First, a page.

Westerners hoping Iran’s new president will help lead Tehran in a more moderate direction won’t find much support in the cabinet Hasan Rowhani has assembled.
Rowhani’s 18-member, all-male, all-Shiite Muslim panel of close advisers includes hard-line holdovers, infamous former intelligence officers and one former justice minister known for ordering mass executions of political prisoners. The picks, which are likely to win the approval of the nation’s conservative parliament this week, belie Rowhani’s claims during the election that he would be more moderate than his predecessor, Mahmoud Ahmadinejad.
"His cabinet reflects who he is,” said Mark Wallace, chief executive officer of United Against Nuclear Iran. “He is a savvy political operator who uses the balancing of a variety of different forces to maintain the status quo."
The most questionable appointment was Mostafa Pour Mohammadi, a veteran Tehran cleric and justice minister who served as Ahmadinejad’s interior minister. Pour Mohammadi is a former prosecutor of the Revolutionary Courts and deputy intelligence minister who became notorious for ordering wholesale mass executions of political prisoners.
One intriguing pick is foreign minister Mohammad Javad Zarif, an American-educated career diplomat and former ambassador to the United Nations who could emerge as a key in negotiations with the West over Iran’s rogue nuclear program. Zarif studied at the University of Denver and his children were born in the United States.
"Zarif was seen as the back channel for so many years here in the U.S. as ambassador and provided hope for so many American diplomats, but obviously that didn't work,” Wallace said. “The question becomes, will Zarif be any more empowered to make those changes now?"
Rowhani, 64, won the presidential election in Iran this past June to replace former rogue President Mahmoud Ahmadinejad, whose harsh public rhetoric increased tensions between Iran and the West. Immediately after his victory – but before selecting his cabinet -- Rowhani sought to signal a conciliatory tone toward the West.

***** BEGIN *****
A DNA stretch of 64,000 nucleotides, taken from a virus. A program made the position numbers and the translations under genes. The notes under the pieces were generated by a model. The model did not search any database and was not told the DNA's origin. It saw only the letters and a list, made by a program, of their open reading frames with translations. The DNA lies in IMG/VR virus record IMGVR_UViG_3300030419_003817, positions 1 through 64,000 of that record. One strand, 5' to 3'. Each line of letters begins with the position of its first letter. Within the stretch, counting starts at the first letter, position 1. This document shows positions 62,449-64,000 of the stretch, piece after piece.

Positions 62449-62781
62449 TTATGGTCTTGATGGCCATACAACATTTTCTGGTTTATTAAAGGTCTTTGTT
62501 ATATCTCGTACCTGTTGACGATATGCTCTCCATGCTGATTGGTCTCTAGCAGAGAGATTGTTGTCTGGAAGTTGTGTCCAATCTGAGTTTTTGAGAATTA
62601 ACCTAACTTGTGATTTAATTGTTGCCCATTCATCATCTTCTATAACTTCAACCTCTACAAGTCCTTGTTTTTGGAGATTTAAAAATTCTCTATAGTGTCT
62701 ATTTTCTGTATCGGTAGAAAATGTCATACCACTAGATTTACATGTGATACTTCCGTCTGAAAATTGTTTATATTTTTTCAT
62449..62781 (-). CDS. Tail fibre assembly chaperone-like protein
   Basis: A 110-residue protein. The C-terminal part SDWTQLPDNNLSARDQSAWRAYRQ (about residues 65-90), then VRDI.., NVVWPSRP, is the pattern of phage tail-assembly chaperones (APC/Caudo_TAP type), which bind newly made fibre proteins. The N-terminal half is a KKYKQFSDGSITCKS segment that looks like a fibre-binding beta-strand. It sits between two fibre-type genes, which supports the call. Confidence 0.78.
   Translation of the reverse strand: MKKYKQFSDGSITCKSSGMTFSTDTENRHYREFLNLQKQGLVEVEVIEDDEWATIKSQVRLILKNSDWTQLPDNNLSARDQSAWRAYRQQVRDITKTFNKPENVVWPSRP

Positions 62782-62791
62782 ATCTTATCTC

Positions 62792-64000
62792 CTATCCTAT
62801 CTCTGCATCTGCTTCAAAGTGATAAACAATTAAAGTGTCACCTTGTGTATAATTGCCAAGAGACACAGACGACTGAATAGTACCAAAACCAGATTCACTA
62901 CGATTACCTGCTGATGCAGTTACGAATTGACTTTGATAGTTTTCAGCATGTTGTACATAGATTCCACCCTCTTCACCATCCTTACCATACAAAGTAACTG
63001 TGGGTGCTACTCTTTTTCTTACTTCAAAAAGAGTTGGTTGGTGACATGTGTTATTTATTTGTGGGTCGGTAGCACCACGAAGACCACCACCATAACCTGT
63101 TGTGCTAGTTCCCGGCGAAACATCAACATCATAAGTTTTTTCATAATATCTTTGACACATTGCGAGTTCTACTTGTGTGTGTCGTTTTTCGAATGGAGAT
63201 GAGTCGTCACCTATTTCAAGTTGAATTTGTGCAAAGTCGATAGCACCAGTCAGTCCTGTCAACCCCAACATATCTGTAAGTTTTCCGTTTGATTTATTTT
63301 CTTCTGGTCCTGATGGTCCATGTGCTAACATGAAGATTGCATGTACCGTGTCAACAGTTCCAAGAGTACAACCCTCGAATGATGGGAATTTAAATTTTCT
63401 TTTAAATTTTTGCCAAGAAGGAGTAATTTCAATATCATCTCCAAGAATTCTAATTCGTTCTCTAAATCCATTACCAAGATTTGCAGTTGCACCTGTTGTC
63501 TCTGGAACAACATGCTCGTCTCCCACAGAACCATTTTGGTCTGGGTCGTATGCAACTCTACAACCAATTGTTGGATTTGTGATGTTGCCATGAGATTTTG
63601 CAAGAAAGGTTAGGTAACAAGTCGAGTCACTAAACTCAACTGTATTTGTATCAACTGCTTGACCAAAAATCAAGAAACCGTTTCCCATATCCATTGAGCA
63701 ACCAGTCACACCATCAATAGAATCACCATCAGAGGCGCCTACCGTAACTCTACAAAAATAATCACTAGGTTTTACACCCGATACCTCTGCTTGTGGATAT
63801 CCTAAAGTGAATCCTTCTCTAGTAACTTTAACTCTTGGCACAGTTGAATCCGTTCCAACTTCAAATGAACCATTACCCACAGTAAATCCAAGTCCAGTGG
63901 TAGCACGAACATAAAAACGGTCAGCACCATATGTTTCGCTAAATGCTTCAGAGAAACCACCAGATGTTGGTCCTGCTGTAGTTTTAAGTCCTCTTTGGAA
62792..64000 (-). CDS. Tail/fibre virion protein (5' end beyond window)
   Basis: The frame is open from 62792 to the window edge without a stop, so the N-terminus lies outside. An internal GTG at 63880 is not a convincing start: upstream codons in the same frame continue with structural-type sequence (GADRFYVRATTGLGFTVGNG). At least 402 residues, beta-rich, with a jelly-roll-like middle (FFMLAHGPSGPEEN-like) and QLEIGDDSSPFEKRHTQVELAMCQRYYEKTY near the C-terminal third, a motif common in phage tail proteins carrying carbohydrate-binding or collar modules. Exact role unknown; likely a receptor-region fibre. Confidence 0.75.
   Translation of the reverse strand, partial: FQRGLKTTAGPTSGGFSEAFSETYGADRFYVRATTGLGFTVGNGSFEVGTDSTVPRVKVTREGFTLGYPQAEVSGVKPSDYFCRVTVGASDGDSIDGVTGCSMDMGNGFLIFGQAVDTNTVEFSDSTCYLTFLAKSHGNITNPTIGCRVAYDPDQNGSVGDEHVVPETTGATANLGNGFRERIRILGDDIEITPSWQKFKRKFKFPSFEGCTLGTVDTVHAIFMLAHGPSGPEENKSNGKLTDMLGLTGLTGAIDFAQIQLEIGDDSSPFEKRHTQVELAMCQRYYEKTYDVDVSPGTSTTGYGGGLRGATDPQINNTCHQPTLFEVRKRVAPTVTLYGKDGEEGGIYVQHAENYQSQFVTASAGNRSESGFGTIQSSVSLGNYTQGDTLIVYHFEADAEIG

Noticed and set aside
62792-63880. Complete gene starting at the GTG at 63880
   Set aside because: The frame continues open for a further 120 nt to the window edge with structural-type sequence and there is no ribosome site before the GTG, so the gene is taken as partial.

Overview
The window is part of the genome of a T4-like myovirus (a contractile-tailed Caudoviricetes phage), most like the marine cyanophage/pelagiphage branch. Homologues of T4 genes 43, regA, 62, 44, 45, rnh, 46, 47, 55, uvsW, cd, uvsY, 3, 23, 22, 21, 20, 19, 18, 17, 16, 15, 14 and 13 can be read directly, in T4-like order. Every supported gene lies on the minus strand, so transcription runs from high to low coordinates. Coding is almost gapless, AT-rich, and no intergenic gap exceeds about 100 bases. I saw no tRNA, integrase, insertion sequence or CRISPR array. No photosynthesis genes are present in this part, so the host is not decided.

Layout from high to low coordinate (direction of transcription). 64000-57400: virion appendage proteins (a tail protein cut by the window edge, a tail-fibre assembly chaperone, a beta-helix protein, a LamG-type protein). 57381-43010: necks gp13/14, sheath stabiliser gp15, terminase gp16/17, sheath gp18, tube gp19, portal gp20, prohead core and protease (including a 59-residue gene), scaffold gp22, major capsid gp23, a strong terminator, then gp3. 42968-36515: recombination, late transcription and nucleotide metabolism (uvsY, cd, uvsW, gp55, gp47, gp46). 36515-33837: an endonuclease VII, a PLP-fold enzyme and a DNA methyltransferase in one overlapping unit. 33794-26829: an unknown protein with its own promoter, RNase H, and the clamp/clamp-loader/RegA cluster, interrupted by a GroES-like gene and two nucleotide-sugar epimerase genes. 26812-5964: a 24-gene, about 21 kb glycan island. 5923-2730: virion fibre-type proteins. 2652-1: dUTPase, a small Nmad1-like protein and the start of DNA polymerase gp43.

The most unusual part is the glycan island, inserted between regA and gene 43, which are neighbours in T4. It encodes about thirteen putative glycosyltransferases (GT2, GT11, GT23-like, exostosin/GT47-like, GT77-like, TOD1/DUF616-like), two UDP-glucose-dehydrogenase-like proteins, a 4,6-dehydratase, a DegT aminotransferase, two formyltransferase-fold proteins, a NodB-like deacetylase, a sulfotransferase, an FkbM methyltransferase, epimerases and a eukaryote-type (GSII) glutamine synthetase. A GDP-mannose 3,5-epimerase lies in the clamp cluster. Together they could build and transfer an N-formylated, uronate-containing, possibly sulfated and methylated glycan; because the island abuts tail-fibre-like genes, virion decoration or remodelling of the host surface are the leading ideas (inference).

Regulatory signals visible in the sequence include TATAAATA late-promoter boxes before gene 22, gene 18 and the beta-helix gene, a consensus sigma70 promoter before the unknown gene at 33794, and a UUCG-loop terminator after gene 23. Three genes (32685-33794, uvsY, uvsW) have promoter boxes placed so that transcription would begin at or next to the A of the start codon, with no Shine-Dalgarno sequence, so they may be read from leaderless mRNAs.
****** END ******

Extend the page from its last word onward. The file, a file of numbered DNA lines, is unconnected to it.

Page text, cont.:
"We are ready to engage in serious and substantial talks without wasting time," Rowhani said, but warned that Iran's interactions with the West should be based on "talks, not threats."
Experts on the region’s politics say they’ve seen the double-messaging before.
“The new Iranian government's composition does not reflect a significant change in Iran's commitment and deeds to finalize its nuclear program,” Yoram Meital, chairman of the Chaim Herzog Center for Middle East Studies and Diplomacy at Ben Gurion University told FoxNews.com.
Neither Rowhani nor his cabinet have any desire to change course, particularly when it comes to the country’s nuclear proliferation program, according to Meital.
The U.S. and its allies are mainly concerned about Iran’s ongoing nuclear weapons agenda, which Tehran denies is for military purposes. All political decisions in the country, including the nuclear issue, remain in the hands of Supreme Leader Ayatollah Ali Khamenei, leaving most to believe that Rowhani can do little differently than his successor and those in his cabinet.
Rowhani, however, campaigned as the only self-described moderate candidate and based the focus of his agenda on reviving Iran’s buckling economy by having the West lift heavy sanctions.
"I, as the president of Iran, announce that Iran has a serious political will to solve the (nuclear) problem while protecting the rights of the Iranian people at the same time as it seeks to remove concerns of the other party," Rowhani said last week.
Since his Aug. 4 inauguration, many blogs and websites have popped up calling on Rowhani to keep to his campaign promises.